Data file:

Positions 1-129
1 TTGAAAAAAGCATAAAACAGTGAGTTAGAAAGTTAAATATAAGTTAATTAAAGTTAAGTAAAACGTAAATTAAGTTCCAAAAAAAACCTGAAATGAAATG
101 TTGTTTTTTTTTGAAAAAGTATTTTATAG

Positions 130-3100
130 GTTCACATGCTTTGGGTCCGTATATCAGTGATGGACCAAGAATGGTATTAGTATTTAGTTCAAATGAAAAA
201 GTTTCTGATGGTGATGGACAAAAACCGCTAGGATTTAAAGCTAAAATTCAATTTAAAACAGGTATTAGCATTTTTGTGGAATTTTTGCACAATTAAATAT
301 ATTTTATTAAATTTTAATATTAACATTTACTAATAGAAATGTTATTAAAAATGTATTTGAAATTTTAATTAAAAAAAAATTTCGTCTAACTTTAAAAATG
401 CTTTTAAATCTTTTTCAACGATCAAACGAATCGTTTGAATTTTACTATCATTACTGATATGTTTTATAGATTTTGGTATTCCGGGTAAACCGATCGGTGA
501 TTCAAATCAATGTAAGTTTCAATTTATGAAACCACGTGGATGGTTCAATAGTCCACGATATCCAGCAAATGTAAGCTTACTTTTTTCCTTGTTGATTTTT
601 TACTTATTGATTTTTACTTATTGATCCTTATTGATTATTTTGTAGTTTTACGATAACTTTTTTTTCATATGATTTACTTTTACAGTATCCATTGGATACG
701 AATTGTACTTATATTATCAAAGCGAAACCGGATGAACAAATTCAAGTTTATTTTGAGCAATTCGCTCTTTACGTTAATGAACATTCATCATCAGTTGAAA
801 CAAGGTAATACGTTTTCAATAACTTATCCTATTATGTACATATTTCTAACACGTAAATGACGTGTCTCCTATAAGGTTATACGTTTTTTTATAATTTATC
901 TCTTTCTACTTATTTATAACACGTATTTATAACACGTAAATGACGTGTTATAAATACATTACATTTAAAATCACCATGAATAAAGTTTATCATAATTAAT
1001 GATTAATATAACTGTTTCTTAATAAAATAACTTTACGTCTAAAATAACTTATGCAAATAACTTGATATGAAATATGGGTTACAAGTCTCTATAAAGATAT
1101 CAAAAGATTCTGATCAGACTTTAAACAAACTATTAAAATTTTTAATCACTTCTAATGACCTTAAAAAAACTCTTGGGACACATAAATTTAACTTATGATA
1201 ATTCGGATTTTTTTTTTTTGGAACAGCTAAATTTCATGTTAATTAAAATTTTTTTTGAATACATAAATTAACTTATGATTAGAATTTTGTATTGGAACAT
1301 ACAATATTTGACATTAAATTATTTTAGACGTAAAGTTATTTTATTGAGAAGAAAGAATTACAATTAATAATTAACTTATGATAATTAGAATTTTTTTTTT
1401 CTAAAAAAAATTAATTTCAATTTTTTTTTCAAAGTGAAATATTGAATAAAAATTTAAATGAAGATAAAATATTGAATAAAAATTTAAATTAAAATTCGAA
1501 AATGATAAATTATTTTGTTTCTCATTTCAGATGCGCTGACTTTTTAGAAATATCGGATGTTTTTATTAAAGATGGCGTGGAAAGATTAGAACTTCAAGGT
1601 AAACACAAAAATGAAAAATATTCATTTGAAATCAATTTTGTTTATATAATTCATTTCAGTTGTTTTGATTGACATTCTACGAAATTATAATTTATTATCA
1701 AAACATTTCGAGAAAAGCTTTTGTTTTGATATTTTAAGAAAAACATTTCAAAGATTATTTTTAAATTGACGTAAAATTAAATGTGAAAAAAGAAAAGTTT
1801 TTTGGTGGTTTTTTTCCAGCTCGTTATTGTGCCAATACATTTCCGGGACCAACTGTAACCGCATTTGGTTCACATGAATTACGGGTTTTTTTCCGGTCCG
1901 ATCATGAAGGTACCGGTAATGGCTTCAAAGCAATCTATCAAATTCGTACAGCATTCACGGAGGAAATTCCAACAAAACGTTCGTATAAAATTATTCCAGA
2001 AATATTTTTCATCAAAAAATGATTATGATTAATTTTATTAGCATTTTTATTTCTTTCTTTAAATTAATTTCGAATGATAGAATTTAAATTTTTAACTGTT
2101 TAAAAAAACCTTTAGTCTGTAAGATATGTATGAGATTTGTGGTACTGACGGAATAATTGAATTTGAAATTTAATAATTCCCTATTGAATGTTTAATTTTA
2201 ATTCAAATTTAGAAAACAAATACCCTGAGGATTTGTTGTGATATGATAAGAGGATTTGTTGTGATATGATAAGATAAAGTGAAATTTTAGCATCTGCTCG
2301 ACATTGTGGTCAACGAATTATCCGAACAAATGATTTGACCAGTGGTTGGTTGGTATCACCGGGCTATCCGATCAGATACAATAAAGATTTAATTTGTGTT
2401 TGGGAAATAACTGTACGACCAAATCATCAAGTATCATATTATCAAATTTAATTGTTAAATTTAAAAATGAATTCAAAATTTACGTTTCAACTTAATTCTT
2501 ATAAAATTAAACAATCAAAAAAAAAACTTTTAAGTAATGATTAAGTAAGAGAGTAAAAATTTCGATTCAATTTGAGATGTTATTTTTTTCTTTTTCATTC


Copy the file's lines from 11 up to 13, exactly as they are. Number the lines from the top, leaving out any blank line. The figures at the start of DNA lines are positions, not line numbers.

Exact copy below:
701 AATTGTACTTATATTATCAAAGCGAAACCGGATGAACAAATTCAAGTTTATTTTGAGCAATTCGCTCTTTACGTTAATGAACATTCATCATCAGTTGAAA
801 CAAGGTAATACGTTTTCAATAACTTATCCTATTATGTACATATTTCTAACACGTAAATGACGTGTCTCCTATAAGGTTATACGTTTTTTTATAATTTATC
901 TCTTTCTACTTATTTATAACACGTATTTATAACACGTAAATGACGTGTTATAAATACATTACATTTAAAATCACCATGAATAAAGTTTATCATAATTAAT